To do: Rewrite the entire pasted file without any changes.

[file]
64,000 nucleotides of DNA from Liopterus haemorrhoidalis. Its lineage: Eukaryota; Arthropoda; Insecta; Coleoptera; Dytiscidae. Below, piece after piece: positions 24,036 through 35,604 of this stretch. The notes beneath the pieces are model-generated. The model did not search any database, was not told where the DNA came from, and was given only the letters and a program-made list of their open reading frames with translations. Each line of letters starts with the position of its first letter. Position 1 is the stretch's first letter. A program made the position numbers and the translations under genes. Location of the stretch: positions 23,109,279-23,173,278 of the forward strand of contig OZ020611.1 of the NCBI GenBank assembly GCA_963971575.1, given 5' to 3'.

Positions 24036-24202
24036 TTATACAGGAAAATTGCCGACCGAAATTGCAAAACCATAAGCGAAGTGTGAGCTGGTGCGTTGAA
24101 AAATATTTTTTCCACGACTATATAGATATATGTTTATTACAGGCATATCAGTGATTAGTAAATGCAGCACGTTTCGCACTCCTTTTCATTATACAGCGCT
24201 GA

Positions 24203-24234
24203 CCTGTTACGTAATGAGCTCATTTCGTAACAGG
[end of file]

64,000 nucleotides of DNA from Liopterus haemorrhoidalis. Its lineage: Eukaryota; Arthropoda; Insecta; Coleoptera; Dytiscidae. Below, piece after piece: positions 24,036 through 35,604 of this stretch. The notes beneath the pieces are model-generated. The model did not search any database, was not told where the DNA came from, and was given only the letters and a program-made list of their open reading frames with translations. Each line of letters starts with the position of its first letter. Position 1 is the stretch's first letter. A program made the position numbers and the translations under genes. Location of the stretch: positions 23,109,279-23,173,278 of the forward strand of contig OZ020611.1 of the NCBI GenBank assembly GCA_963971575.1, given 5' to 3'.

Positions 24036-24202
24036 TTATACAGGAAAATTGCCGACCGAAATTGCAAAACCATAAGCGAAGTGTGAGCTGGTGCGTTGAA
24101 AAATATTTTTTCCACGACTATATAGATATATGTTTATTACAGGCATATCAGTGATTAGTAAATGCAGCACGTTTCGCACTCCTTTTCATTATACAGCGCT
24201 GA

Positions 24203-24234
24203 CCTGTTACGTAATGAGCTCATTTCGTAACAGG